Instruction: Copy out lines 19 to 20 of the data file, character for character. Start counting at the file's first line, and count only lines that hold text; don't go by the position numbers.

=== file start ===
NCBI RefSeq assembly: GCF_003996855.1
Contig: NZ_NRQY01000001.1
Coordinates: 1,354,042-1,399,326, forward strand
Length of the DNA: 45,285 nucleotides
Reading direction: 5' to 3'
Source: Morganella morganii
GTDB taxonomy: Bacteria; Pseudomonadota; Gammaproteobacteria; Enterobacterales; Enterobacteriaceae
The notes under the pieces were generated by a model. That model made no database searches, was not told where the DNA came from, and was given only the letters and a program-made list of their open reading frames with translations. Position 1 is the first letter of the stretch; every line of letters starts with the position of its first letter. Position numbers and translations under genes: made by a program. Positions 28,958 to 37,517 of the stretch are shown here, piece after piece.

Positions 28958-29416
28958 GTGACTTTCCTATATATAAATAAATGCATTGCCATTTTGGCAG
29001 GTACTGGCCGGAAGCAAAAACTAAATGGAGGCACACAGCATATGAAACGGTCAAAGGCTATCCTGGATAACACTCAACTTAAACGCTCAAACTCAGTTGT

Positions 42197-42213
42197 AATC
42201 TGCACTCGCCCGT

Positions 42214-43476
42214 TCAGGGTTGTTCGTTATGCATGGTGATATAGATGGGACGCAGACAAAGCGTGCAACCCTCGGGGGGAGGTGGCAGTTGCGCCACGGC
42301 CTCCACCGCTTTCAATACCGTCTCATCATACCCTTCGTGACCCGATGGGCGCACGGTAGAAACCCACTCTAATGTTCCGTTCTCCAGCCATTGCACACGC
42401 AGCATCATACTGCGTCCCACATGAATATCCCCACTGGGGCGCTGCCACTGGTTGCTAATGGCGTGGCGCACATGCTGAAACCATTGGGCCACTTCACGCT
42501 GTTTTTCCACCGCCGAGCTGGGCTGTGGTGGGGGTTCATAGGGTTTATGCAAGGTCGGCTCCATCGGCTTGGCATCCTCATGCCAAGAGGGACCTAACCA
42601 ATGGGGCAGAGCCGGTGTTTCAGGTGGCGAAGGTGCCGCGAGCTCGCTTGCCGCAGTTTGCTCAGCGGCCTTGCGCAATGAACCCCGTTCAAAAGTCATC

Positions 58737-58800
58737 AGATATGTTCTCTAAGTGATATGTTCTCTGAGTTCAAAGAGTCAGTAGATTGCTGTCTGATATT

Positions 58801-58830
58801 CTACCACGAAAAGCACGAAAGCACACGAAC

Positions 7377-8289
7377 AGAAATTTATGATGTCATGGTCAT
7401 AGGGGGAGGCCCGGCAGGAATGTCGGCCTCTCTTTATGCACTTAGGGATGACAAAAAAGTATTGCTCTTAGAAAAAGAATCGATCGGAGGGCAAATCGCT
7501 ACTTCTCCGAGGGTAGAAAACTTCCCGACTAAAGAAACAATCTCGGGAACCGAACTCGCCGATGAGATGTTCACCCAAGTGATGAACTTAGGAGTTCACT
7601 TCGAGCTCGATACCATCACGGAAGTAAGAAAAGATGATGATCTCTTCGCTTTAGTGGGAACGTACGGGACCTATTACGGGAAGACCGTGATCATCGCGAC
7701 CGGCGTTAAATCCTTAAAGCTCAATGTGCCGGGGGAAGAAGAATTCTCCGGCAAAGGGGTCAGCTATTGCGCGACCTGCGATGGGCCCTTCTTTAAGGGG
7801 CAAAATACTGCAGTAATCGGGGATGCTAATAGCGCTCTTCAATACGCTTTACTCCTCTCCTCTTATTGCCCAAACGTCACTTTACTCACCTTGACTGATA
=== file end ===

42501 GTTTTTCCACCGCCGAGCTGGGCTGTGGTGGGGGTTCATAGGGTTTATGCAAGGTCGGCTCCATCGGCTTGGCATCCTCATGCCAAGAGGGACCTAACCA
42601 ATGGGGCAGAGCCGGTGTTTCAGGTGGCGAAGGTGCCGCGAGCTCGCTTGCCGCAGTTTGCTCAGCGGCCTTGCGCAATGAACCCCGTTCAAAAGTCATC